The text/enriched MIME Content-type (RFC1896)
Original Publication Date: 1996-Feb-01
Included in the Prior Art Database: 2019-Feb-12
Internet Society Requests For Comment (RFCs)
P. Resnick: AUTHOR [+1]
This document defines one particular type of MIME data, the text/enriched MIME type. This memo provides information for the Internet community. This memo does not specify an Internet standard of any kind.
Network Working Group P. Resnick Request for Comments: 1896 QUALCOMM Obsoletes: 1523, 1563 A. Walker Category: Informational InterCon February 1996
The text/enriched MIME Content-type
Status of this Memo
This memo provides information for the Internet community. This memo does not specify an Internet standard of any kind. Distribution of this memo is unlimited.
MIME [RFC-1521] defines a format and general framework for the representation of a wide variety of data types in Internet mail. This document defines one particular type of MIME data, the text/enriched MIME type. The text/enriched MIME type is intended to facilitate the wider interoperation of simple enriched text across a wide variety of hardware and software platforms. This document is only a minor revision to the text/enriched MIME type that was first described in [RFC-1523] and [RFC-1563], and is only intended to be used in the short term until other MIME types for text formatting in Internet mail are developed and deployed.
The text/enriched MIME type
In order to promote the wider interoperability of simple formatted text, this document defines an extremely simple subtype of the MIME content-type "text", the "text/enriched" subtype. The content-type line for this type may have one optional parameter, the "charset" parameter, with the same values permitted for the "text/plain" MIME content-type.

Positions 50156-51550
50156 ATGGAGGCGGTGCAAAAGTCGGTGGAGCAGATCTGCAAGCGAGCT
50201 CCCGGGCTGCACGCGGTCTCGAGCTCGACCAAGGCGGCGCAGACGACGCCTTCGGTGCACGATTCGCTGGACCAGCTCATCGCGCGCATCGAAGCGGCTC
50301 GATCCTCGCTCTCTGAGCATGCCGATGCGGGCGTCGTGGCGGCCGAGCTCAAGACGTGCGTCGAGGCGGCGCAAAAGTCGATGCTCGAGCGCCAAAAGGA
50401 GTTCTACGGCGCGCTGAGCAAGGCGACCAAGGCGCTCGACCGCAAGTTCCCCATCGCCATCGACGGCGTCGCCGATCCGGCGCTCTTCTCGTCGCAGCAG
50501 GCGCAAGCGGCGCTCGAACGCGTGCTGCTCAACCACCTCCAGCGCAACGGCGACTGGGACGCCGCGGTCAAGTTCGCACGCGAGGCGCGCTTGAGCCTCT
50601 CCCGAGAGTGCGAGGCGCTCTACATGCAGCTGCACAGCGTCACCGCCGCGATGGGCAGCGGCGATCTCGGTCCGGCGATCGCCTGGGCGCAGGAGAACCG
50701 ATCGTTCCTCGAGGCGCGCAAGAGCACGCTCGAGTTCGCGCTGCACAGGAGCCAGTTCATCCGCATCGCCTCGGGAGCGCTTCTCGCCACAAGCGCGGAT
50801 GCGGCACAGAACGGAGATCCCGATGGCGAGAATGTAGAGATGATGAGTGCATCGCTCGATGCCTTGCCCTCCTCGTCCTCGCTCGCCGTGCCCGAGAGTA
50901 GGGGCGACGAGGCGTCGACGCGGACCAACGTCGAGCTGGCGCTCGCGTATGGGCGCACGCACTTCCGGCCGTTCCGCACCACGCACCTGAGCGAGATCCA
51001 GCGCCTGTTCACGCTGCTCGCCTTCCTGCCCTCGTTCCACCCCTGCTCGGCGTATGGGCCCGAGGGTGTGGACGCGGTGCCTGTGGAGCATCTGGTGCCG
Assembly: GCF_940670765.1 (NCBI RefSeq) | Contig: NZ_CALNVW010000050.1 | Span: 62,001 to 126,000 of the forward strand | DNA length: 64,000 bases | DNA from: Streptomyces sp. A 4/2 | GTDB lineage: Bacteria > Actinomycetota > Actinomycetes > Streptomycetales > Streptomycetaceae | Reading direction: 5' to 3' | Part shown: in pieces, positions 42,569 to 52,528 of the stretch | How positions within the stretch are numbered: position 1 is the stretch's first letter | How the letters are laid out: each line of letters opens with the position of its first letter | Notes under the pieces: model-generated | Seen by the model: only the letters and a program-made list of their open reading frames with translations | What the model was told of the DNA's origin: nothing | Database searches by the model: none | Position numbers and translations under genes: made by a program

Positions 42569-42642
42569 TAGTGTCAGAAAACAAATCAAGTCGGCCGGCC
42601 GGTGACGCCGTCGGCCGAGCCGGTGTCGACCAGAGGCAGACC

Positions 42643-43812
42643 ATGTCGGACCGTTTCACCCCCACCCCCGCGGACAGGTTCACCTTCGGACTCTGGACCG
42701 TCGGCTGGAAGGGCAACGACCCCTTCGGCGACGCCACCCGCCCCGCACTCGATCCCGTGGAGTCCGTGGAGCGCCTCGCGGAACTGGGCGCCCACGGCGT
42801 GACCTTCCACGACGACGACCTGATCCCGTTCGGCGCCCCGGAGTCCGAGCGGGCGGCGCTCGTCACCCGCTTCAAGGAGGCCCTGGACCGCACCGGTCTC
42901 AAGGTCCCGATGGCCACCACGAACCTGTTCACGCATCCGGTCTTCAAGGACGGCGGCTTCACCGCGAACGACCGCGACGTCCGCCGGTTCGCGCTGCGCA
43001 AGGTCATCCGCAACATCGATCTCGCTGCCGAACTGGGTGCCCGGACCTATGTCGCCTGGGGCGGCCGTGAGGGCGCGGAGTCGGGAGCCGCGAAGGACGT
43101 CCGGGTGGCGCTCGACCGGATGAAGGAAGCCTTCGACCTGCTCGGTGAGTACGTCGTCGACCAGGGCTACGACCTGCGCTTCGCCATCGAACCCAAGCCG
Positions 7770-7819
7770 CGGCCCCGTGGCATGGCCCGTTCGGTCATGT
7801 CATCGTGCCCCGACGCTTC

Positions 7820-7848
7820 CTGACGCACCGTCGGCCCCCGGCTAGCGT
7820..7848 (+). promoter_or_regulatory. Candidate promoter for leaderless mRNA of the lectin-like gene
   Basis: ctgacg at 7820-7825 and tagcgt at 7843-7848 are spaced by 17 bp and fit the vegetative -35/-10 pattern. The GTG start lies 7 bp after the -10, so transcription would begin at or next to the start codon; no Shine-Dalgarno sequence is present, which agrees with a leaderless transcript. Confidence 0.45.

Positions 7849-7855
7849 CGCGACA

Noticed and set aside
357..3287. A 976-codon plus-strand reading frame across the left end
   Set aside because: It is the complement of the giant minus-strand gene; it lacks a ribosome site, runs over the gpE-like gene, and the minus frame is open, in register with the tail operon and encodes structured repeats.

The text/enriched subtype was designed to meet the following criteria:
1. The syntax must be extremely simple to parse, so that even teletype-oriented mail systems can easily strip away the formatting information and leave only the readable text.
2. The syntax must be extensible to allow for new formatting commands that are deemed essential for some application.
Resnick & Walker Informational [Page 1]
RFC 1896 text/enriched MIME Content-type February 1996
3. If the character set in use is ASCII or an 8-bit ASCII superset, then the raw form of the data must be readable enough to be largely unobjectionable in the event that it is displayed on the screen of the user of a non-MIME-conformant mail reader.
4. The capabilities must be extremely limited, to ensure that it can represent no more than is likely to be representable by the user’s primary word processor. While this limits what can be sent, it increases the likelihood that what is sent can be properly displayed.
There are other text formatting standards which meet some of these criteria. In particular, HTML and SGML have come into widespread use on the Internet. However, there are two important reasons that this document further promotes the use of text/enriched in Internet mail over other such standards:
1. Most MIME-aware Internet mail applications are already able to either properly format text/enriched mail or, at the very least, are able to strip out the formatting commands and display the readable text. The same is not true for HTML or SGML.
2. The current RFC on HTML [RFC-1866] and Internet Drafts on SGML have many feature...